BROWN: Well, Brad, thank you so much. It’s a real honor and a pleasure to be here with you today.
BOWMAN: Thank you. Well, given the growing threats that we as a nation confront, particularly in my view, from China, but also Russia, it seems to me that the United States and the joint force need a ready, modern, capable Air Force of sufficient size more than ever. So, with your permission, I’d love to structure our conversation around those ideas.
So, first the threats we confront and then a discussion perhaps on the readiness of our conventional forces, the readiness of our nuclear deterrent, and then time permitting, perhaps we can go through a smorgasbord of topics and go from there.
So with that, General, I’ll jump right in. In your written testimony, as some will know, you testify regularly to Congress as Chief and as a member of the Joint Chiefs of Staff, in your written testimony at the Senate Armed Service Committee on June 17th, you said something that really caught my eye. You wrote that, “Competitors, especially China and Russia, continue aggressive efforts to negate our longstanding war fighting advantages while challenging America’s interests and geopolitical position.” You said, “They’ve studied, resourced, and introduced systems specifically designed to defeat Air Force capabilities.” If you wouldn’t mind, General, can you provide some specific examples of where you see Chinese or Russian capabilities that you find particularly concerning in the air domain and how they’re trying to offset our traditional advantages?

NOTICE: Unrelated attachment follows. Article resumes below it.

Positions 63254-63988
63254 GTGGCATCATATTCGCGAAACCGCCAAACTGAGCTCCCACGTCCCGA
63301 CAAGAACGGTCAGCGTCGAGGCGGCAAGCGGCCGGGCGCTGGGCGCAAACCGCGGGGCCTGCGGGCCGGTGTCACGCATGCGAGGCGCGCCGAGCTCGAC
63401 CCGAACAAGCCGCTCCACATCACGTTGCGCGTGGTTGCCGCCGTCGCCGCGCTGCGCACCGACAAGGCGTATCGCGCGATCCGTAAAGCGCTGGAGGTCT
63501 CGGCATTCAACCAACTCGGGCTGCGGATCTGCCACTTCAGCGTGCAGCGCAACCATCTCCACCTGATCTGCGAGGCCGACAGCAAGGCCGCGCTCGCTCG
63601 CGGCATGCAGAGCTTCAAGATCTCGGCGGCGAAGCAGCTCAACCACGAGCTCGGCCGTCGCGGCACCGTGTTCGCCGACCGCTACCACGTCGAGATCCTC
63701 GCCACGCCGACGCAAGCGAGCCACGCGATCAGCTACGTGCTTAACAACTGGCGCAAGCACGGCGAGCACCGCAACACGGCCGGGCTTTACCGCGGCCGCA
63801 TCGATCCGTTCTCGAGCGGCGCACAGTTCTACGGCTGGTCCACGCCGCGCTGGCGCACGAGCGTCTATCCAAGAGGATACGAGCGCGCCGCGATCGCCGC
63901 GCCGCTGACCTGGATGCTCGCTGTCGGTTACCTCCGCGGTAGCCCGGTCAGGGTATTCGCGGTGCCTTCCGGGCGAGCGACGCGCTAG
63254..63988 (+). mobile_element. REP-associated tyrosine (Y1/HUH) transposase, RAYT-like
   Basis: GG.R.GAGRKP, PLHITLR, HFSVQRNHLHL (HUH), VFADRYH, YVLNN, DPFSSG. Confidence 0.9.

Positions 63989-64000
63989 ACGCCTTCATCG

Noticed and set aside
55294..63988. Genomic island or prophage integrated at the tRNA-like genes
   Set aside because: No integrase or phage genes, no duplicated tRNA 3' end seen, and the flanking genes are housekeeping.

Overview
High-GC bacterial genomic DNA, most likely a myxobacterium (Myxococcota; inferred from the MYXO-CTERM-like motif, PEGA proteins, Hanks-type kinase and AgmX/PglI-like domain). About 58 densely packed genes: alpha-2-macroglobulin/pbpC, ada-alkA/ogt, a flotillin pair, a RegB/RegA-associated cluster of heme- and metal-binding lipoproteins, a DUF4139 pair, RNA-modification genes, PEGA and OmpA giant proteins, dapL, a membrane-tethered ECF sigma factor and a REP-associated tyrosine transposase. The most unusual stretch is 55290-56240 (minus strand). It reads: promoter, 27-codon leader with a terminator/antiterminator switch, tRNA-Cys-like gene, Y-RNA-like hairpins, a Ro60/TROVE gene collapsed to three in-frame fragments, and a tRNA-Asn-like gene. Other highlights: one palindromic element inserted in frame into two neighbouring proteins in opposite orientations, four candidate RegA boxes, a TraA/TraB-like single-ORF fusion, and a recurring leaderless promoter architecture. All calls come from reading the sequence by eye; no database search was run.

BROWN: Yeah, sure, Brad. I look at this broadly. I think part of this is based on my experience as an Air Force officer, but also as a senior ranking officer. And I spent quite a bit of time in the Middle East as a general officer where we were really fighting in an uncontested environment. And I’ll even say, when I did the second year of the Defeat ISIS Campaign, where we were doing operations in Syria and we were flying permissively in a non-permissive environment. And what I mean by that is there was plenty of capability that the Syrians had integrated air defense systems. And we were able to work through the MOU with the Russians to actually work really more of the de-confliction and safety of flight type things, which put pressure on Syrians not to interfere with the Defeat ISIS Operations.
At the same time, because we’ve been focused the Middle East, what I did see and really hit me when I became the Commander of Pacific Air Forces in July of 2018. And going back to January of 2018 is when the National Defense Strategy came out, and it really talked about China and Russia and great power competition. And what I found was that I personally had not been paying attention as closely to, really, the Indo-Pacific, but I did have some experience in Europe because in all that time between Middle East, I actually spent 15 months in Germany as the Director of Operations for United States Air Forces in Europe – Air Forces Africa. And I got to that position a week after the Russians went into Crimea. And then I watched the Russians also come into Syria when I was the Air Component Commander for CENTCOM.